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Thyroid and Iodine Overview


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 Copyright 2014, Susan Bennett, all rights reserved. This article is copyrighted and may not be reproduced without explicitly written permission of the author.

Why is the thyroid important?
 
The thyroid is a gland located at the base of the neck, shaped like a butterfly – each wing, or lobe of your thyroid lies on either side of your windpipe. The thyroid makes, stores, and releases thyroid hormones into the blood. These hormones are used regulate metabolic activities in the body and signal growth in the body and brain, promote detoxification, and provide antioxidant protection in the intestinal tract, and protection against cancer. Optimal function of the thyroid is critical for neurological development in the womb, infancy, and early childhood. Thyroid function impacts the health and function of the body and brain from development in the womb to old age.
 
thyroyid.jpg
 
Unfortunately there are many pollutants that interfere with the function of the thyroid. It is important to understand the thyroid, what effects it, and how to support it for optimal mental and physical health.

The thyroid requires iodine to function properly, without it, the body cannot produce adequate amounts of thyroid hormones.

Why Is Iodine Important?

Iodine is an element that is essential for your body's health; it is used to create hormones that regulate your metabolism and signal growth of the skeleton and brain in the fetus, infants, children and teens. Most of the iodine is used by the thyroid gland, but it is also used in large amounts by the salivary glands, pancreas, skin, cerebral spinal fluid, skin, stomach, brain, breasts (in women), gastric mucosa (where it may act as an anti-oxidant), and thymus gland.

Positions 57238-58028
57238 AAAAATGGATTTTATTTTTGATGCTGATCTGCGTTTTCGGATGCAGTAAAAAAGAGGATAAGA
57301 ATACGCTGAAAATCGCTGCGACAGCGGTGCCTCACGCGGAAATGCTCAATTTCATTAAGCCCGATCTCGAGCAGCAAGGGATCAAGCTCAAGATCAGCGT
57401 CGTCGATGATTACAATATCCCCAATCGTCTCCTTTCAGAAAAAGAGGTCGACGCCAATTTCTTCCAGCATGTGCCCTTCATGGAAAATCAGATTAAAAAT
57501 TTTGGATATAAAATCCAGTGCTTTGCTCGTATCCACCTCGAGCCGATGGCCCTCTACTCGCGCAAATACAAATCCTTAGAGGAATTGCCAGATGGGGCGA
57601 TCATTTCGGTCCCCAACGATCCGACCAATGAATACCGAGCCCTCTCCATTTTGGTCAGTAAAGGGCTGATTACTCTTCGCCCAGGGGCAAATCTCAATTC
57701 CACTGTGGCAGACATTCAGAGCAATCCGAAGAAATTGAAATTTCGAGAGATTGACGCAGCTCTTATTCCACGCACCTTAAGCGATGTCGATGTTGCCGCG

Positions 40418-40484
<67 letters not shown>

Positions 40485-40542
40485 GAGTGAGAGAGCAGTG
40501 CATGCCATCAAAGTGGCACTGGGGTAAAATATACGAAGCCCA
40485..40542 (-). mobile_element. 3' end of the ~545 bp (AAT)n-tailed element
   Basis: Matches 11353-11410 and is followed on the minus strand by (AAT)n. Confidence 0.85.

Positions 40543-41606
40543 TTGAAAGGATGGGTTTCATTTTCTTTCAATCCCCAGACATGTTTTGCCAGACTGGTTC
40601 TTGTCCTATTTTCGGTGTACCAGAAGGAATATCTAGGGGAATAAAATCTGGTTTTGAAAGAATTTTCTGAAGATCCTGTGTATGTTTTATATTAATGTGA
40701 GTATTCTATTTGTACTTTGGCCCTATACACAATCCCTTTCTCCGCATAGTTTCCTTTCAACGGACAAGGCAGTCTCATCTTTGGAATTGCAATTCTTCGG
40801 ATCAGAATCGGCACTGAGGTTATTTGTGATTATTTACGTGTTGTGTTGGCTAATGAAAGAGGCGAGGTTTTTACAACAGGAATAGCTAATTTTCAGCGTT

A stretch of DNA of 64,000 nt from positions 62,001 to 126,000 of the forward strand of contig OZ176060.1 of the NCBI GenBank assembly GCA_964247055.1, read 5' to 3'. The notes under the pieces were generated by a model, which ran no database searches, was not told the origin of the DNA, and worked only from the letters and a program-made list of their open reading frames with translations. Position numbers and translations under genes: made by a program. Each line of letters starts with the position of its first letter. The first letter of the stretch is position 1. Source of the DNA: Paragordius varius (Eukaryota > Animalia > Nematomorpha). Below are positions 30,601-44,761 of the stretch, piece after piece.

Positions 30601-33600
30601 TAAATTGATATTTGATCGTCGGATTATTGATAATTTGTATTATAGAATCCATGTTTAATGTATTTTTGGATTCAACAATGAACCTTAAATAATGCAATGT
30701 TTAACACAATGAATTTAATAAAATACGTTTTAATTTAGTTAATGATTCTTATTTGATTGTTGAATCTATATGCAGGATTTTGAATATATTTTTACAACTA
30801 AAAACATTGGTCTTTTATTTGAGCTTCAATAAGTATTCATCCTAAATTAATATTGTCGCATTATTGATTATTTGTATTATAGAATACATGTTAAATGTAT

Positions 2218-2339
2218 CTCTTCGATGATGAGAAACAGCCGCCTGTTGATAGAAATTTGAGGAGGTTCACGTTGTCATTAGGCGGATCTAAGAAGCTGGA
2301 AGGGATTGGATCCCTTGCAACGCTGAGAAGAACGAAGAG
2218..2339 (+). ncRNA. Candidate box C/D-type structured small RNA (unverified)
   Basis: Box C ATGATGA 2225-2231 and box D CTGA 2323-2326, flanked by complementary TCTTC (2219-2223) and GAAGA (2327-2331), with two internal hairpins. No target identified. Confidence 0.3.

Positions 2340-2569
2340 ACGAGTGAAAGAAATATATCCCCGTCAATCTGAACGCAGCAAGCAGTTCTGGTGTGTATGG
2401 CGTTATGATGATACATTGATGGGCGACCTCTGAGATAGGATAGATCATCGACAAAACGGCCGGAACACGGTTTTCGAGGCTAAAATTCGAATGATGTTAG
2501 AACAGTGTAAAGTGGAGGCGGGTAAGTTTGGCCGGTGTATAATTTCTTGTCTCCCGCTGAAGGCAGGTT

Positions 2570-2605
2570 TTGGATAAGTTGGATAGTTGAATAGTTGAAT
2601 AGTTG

In the US, the recommended daily dose of iodine for adults is 150 mcg daily, but for the Japanese, who have traditionally had the lowest incidence of thyroid disease in the word, the daily intake through iodine containing seaweed is estimated to be around 13 mg - over 8000 times the amount recommended in the US government. More detailed information on recommended dosage is provided towards the bottom of this article.

Iodine supports the immune system and nervous system; insufficient amounts of Iodine can lead to hypothyroidism (the thyroid gland doesn’t produce enough thyroid hormone), goiter, mental impairment, and certain forms of cancer.

Some experts believe that m
illigram amounts, as well as different forms of iodine, may be required to maintain normal cell integrity and optimum function of the mammary glands, gastric mucosa, thymus, and numerous other tissues that also concentrate iodine.
According to thyroid expert, Dr. Jorges Flechas MD, iodine will diffuse into the cell while iodide is transported into the cell. Different tissues in your body absorb either one or the other, so both are needed for optimal health.
Our Bioactive Iodine Blend contains both forms; iodine and iodide.